Fossil fuel burning to blame as oceans hit hottest temperatures, scientists say

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Dr Kathryn Lesneski (Image: Florida Keys National Marine Sanctuary)
Dr Kathryn Lesneski (Image: Florida Keys National Marine Sanctuary)

The world’s oceans have reached their hottest-ever recorded temperatures amid climate change, figures show.

The average daily global sea surface temperature has hit 20.96 C, beating the 2016 record of 20.95 C, the EU’s climate change service Copernicus found. Researchers at Copernicus said the record-breaking highs were part of a trend of drastic increases in global temperatures.

Oceans help to regulate the global climate by soaking up heat. They also drive weather systems, and organisms in them produce half the Earth’s oxygen. But warmer water has less ability to absorb carbon dioxide, leaving more in the atmosphere. It also speeds up the melting of glaciers, causing sea levels to rise.

Hotter oceans can also disturb marine life and upset food chains. Prof Mike Burrows, who is monitoring impacts on sea shores with the Scottish Association for Marine Science, said: “It is sobering to see this change happening so quickly.”

Fossil fuel burning to blame as oceans hit hottest temperatures, scientists say eideziqkeiqhhinvA scientist in diving gear inspects coral (Getty Images)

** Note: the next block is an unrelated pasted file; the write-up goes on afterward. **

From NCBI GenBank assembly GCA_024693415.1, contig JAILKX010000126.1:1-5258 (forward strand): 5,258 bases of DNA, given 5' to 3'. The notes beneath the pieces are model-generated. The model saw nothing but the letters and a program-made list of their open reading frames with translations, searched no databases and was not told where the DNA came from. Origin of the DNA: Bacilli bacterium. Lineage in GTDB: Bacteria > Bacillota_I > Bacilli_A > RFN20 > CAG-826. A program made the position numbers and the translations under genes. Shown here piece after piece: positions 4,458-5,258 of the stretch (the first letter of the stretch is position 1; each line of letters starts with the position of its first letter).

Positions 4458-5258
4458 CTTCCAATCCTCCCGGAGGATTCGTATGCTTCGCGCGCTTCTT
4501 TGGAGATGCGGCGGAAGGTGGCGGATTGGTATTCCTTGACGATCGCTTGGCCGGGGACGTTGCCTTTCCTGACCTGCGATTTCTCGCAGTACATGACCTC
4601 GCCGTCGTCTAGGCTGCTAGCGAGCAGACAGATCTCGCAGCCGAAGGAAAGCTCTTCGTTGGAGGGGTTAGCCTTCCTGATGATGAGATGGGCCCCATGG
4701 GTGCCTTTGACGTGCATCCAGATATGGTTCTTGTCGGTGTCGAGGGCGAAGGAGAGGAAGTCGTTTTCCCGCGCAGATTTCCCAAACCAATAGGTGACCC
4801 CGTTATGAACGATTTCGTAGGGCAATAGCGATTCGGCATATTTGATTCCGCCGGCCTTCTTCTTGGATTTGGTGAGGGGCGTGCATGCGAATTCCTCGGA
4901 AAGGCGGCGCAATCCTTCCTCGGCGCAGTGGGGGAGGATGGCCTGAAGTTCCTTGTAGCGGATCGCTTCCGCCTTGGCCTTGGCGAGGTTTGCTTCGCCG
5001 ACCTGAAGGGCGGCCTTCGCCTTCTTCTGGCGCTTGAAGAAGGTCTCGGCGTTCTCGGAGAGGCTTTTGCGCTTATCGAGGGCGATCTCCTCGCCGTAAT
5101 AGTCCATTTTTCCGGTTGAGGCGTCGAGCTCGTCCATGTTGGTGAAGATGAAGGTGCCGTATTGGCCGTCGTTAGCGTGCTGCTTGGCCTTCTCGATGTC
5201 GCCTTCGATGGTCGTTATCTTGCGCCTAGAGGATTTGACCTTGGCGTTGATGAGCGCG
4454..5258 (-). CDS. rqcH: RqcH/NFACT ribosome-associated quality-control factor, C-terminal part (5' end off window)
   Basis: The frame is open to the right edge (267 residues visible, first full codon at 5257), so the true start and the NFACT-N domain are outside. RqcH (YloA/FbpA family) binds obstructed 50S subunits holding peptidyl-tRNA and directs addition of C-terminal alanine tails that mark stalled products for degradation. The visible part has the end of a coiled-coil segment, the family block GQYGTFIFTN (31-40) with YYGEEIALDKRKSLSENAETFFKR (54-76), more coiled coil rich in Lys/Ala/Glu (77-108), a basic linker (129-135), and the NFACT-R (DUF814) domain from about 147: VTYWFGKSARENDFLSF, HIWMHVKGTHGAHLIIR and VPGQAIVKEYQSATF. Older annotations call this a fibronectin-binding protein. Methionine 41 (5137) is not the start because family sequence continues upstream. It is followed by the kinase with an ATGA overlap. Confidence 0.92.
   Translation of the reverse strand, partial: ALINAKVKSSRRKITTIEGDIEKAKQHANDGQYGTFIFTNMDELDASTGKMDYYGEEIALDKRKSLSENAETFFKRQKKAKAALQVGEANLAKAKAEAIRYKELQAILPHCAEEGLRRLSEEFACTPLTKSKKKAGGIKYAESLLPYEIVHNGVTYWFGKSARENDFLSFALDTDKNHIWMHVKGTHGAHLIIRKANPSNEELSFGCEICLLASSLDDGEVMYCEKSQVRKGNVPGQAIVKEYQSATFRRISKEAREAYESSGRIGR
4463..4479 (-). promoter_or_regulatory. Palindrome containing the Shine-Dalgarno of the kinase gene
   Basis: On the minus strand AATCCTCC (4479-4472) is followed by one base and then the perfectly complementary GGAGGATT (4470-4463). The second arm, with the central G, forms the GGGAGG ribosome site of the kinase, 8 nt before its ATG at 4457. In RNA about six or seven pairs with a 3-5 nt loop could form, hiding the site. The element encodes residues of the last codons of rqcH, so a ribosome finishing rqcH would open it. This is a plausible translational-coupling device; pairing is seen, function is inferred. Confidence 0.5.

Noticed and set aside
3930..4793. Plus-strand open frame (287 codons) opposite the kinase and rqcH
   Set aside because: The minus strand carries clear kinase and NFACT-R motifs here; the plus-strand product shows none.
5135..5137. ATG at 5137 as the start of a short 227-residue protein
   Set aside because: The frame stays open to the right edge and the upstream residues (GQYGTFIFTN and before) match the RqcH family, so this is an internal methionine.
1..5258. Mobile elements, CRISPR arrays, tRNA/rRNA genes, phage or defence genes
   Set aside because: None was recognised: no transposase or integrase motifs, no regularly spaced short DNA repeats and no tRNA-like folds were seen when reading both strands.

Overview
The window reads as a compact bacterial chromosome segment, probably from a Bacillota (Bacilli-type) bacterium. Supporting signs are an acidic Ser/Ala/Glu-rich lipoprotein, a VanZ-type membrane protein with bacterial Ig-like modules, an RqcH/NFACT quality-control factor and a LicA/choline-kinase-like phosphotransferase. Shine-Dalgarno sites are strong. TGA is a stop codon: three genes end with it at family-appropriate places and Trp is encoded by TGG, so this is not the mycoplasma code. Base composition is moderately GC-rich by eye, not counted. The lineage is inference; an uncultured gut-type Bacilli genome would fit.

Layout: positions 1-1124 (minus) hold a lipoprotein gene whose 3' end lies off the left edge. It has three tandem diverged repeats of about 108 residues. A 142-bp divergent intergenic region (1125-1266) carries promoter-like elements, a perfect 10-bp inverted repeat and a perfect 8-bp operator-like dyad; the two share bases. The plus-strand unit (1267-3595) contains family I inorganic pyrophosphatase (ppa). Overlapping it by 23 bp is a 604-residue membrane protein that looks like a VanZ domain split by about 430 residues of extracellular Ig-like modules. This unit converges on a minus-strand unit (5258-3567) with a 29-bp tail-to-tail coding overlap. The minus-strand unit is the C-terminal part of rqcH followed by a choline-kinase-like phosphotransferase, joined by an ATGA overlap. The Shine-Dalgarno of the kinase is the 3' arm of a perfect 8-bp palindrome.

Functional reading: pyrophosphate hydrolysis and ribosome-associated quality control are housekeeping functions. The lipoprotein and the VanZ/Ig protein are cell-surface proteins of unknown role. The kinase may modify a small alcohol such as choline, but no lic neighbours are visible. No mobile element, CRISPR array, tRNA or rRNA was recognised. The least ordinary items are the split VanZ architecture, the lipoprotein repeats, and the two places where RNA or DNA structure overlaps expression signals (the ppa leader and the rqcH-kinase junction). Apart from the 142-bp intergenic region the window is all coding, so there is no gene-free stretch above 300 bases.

Dr Samantha Burgess, of the Copernicus Climate Change Service, said oceans should be warmest in March, not August. She added: “The fact that we have seen the record now makes me nervous about how much warmer the ocean may get between now and next March.”

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She added: “The more we burn fossil fuels, the more excess heat will be taken out by the oceans.” That in turn means it will take longer to stabilise the oceans, and return them to their previous state, she added.

Dr Matt Frost, of the Plymouth Marine Laboratory in Devon, said: “We are putting oceans under more stress than we have done at any point in history.” The record breaking temperatures follow marine heatwaves this year including in the UK, the North Atlantic, the Mediterranean and the Gulf of Mexico.

In June, temperatures in UK waters were 3C to 5C higher than average. In Florida, sea surface temperatures hit 38.44C last week. Dr Kathryn Lesneski, monitoring a marine heatwave in the Gulf of Mexico for the National Oceanic and Atmospheric Administration, said: “The water feels like a bath when you jump in. There is widespread coral bleaching at shallow reefs in Florida and many corals have already died.”

Amy-Clare Martin

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